4. Postop patient with unexplainable or recurrent pain
  5. Combined canal & lateral recess stenosis.
  6. To find out the pathological dermatome for more invasive procedures, if needed
    • Sciatica- Selective Nerve Root Block

EPIDURAL ADENOLYSIS  OR PERCUTANEOUS DECOMPRESSIVE NEUROPLASTY  for EPIDURAL FIBROSIS OR ADHESIONS IN FAILED BACK SURGERY SYNDROMES (FBSS)

A catheter is inserted in epidural space via caudal/ interlaminar/ transforaminal approach.

After epidurography testing volumetric irrigation with normal saline/ L.A./ hyalase/ steroids/ hypertonic saline in different combinations is then performed along with mechanical adenolysis with spring loaded or stellated catheters or under direct vision with EPIDUROSCOPE.

FACET SYNDROME:-  FACET JOINT INJECTION OR
RF MEDIAL BRANCH NEUROTOMY

It is due to mechanical stress on the Zygapophysial joints or traumatic/anatomical derangement & degenerative facet arthropathy. It is commoner in the male of younger age group during active careers. CT/ MRI/ Bone scan show structural pathology, but diagnosis is confirmed by relief of pain with joint injection (1ml of LA+ 20 mg triamcinolone) which has therapeutic value also.After effective facet joint block, fluoroscopic percutaneous radiofrequency(RF) thermal rhizotomy of two-level medial branches of dorsal ramus is a safe, effective & long-term treatment.

Facet RF Neuroablation

Bartilotti Syndrome Treatment

SACROILIAC JOINT INJECTION & DENERVATION: 
The only way to make a definitive diagnosis is pain relief with image guided joint injection of depo-steroid with L.A..This can be followed by joint denervation of L4-5 S1-3 branches to this joint providing long term pain relief.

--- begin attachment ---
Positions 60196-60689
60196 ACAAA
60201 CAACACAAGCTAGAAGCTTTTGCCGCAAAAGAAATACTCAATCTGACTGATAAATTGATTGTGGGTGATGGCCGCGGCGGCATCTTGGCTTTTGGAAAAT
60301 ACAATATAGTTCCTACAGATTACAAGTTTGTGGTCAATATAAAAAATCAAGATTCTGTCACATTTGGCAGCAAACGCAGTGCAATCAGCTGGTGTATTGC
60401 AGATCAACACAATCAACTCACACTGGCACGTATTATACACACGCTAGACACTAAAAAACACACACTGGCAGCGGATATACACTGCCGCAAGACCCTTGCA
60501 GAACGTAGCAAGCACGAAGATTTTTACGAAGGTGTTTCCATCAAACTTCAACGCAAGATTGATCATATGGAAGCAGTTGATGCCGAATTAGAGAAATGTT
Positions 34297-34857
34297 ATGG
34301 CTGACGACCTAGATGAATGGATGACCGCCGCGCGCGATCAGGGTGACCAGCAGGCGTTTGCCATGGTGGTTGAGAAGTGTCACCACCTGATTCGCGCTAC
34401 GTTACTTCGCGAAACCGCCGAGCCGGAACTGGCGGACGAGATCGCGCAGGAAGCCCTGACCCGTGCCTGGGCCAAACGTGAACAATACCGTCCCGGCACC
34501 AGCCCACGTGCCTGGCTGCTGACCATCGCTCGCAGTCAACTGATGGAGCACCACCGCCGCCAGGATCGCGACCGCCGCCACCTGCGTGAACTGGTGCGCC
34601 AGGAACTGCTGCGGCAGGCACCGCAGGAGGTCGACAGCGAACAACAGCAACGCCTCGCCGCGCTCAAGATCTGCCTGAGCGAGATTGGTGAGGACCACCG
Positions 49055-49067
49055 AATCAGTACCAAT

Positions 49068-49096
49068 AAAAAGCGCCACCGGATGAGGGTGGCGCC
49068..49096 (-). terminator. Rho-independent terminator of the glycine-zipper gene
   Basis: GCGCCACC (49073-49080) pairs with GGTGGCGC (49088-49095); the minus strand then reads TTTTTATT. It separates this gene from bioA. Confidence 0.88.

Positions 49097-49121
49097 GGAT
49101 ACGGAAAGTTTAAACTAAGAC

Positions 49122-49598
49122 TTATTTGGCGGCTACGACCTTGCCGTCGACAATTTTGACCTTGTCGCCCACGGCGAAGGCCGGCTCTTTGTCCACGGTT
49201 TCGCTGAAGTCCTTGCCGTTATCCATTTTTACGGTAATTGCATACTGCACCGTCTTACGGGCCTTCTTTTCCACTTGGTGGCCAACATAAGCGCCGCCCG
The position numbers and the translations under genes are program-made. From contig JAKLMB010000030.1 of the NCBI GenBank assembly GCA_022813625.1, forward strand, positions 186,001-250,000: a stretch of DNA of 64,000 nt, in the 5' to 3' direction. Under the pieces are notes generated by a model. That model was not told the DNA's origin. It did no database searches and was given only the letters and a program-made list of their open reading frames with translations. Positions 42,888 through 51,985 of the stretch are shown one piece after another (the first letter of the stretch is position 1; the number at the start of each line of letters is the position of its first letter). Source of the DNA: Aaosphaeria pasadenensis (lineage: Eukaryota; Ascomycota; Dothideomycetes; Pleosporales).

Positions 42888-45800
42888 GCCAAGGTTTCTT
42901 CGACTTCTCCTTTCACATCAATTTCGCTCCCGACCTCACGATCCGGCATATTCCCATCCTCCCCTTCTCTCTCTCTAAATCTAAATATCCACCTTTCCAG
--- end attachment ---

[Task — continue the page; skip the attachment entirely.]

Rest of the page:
SI Joint Block
INTRADISCAL PROCEDURES::
PROVOCATIVE DISCOGRAPHY: coupled with CT

A diagnostic procedure & prognostic indicator for surgical outcome is necessary in the evaluation of patients with suspected discogenic pain, its ability to reproduce pain(even with normal radiological finding), to determine type of disc herniation /tear, finding surgical options & in assessing previously operated spines

Discography

PERCUTANEOUS DISC DECOMPRESSION (PDD)
After diagnosing the level of painful offending disc various percutaneous intradiscal procedures can be employed:–

OZONE-CHEMONEUCLEOPLASTY: Ozone Discectomy a revolutionary least invasive safe & effective alternative to spine surgery is the treatment of choice for prolapsed disc (PIVD) done under local anaesthesia in a daycare setting. This procedure is ideally suited for cervical & lumbar disc herniation with radiculopathy. Total cost of the procedure is much less than that of surgical discectomy. All these facts have made this procedure very popular in European countries. It is also gaining popularity in our country due to high success rate, less invasiveness, fewer chances of recurrences, remarkably fewer side effects meaning high safety profile, short hospital stay, no post-operative discomfort or morbidity and low cost.